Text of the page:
RICHMOND, Va. — Margaret “Blair” Dacey has been released from prison after receiving a pardon from Governor Ralph Northam at the end of last year.
According to CBS6 sources, Dacey was set free on Tuesday.
Dacey had been serving time for her role in the death of a Colonial Heights man named Rusty Mack. She kicked Mack in the head during a fight involving multiple people.
Northam pardoned 26-year-old Dacey even though she had 13 years left in her sentence. Dacey served seven years of her sentence and now has to complete anger management and other transitional courses.
Northam would not go into specifics regarding the pardon but said her pardon request was thoroughly examined and he believes in second chances.
“It’s a little overwhelming but I’m just glad to be getting back to normal again,” Dacey said in an interview with CBS 6’s Jon Burkett. “I mean, it’s hard for somebody in my position to get a second chance.”
Dacey said that during her time in prison, she stayed out of trouble. She maintained a job, attended school and graduated with her associate’s degree. She is currently pursuing her bachelor’s in psychology.
All of these are reasons that state senator Joe Morrisey said he had no problem asking for her release.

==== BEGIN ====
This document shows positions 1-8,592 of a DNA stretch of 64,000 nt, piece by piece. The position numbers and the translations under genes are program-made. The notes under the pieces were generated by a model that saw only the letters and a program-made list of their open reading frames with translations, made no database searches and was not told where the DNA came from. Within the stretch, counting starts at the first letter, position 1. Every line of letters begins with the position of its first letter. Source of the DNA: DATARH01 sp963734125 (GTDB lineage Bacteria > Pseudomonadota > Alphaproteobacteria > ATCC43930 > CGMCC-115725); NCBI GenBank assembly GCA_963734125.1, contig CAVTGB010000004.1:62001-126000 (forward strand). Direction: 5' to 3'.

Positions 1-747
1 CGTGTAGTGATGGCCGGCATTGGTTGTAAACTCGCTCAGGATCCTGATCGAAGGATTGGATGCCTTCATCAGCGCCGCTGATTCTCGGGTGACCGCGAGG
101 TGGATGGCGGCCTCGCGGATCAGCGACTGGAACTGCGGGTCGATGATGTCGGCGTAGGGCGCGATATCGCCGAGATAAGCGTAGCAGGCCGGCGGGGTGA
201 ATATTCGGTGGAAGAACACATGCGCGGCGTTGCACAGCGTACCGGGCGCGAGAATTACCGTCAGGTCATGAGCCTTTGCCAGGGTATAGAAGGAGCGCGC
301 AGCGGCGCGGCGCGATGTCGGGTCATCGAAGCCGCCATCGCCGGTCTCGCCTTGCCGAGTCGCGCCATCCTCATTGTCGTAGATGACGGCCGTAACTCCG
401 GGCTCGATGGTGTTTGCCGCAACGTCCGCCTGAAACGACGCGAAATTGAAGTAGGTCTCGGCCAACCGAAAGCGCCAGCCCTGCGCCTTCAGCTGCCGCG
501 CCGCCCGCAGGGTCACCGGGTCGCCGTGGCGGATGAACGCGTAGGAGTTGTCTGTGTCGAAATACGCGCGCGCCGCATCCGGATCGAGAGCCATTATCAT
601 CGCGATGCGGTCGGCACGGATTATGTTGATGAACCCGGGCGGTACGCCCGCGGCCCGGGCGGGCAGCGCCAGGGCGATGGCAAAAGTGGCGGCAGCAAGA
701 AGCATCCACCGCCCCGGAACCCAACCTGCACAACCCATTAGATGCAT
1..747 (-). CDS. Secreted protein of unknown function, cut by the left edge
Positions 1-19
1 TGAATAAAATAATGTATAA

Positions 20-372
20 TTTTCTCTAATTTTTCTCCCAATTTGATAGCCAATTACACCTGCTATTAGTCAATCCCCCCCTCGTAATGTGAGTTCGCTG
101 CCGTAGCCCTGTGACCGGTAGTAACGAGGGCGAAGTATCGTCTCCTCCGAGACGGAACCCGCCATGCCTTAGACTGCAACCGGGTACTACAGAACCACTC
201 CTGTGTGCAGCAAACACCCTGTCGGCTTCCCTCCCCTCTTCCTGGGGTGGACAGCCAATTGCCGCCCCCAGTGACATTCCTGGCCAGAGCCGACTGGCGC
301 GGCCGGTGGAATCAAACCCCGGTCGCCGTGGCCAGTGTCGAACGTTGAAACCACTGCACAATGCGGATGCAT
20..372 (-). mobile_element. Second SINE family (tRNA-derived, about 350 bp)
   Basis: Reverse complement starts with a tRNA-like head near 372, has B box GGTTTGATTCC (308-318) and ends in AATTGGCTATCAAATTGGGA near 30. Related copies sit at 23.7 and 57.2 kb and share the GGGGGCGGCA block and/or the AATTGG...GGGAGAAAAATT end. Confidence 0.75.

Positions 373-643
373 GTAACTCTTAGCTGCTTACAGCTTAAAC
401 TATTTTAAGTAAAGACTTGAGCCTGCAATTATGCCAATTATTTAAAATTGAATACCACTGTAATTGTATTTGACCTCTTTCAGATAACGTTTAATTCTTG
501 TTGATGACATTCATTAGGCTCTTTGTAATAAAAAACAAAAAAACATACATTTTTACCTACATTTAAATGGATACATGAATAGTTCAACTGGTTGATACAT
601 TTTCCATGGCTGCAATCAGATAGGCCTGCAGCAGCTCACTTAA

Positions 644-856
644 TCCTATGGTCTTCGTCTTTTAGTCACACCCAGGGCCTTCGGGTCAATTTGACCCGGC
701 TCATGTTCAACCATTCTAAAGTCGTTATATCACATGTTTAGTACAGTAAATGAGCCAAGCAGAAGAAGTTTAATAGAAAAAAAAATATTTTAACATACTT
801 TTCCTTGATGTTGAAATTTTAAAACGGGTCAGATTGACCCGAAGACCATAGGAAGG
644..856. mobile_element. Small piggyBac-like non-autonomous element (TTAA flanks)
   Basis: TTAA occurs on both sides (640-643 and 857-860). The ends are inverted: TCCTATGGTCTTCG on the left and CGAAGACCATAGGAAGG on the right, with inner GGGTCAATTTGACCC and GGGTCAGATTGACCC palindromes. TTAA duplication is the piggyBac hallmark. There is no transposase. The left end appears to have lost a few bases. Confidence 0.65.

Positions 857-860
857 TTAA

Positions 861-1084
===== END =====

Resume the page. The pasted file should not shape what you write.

“She’s a classic example of someone who deserves to be pardoned. Finished first in her class while getting an associate’s degree, is getting a four-year degree, has availed herself to every opportunity in prison. Is a stellar model inmate. What has she done in her seven years of incarceration? She’s always helped others,” Morrisey said.
“I’ve learned to listen. To stop and listen. I didn’t always take the best advice in the past and I learned to better myself and stay motivated. When you lose your motivation in a place like that, that’s the worst thing you can do. Because you’ll be influenced by too many things. And I just want to prove that I’m not the person that made that terrible, terrible mistake that night. That was a complete accident and a tragedy,” Dacey said.
Dacey said that while her time in prison was difficult, she believes that she gathered a lot of knowledge along the way.
“There’s a lot of lessons I needed to learn. I am a better person for it,” Dacey said.
She said moving forward from her prison sentence, she would like to go to law school and fight for youths who may not be understood.
“I feel like the system is very harsh on juveniles. And people need a chance. The worst thing that you can do in prison is to not give somebody a chance. If you don’t give somebody a chance, they have no reason to want to do better,” Dacey said.
When Mack’s parents learned that Dacey was pardoned by the governor, they said were outraged and surprised by the decision. Dacey is hopeful that they can one day forgive her.
“I just want them to know that I never meant to hurt him that night. I did not mean for any of this to happen and I’m so sorry that it did. And I want to do my best to be the best positive example moving forward. And I’m sorry. I’m sorry,” Dacey said.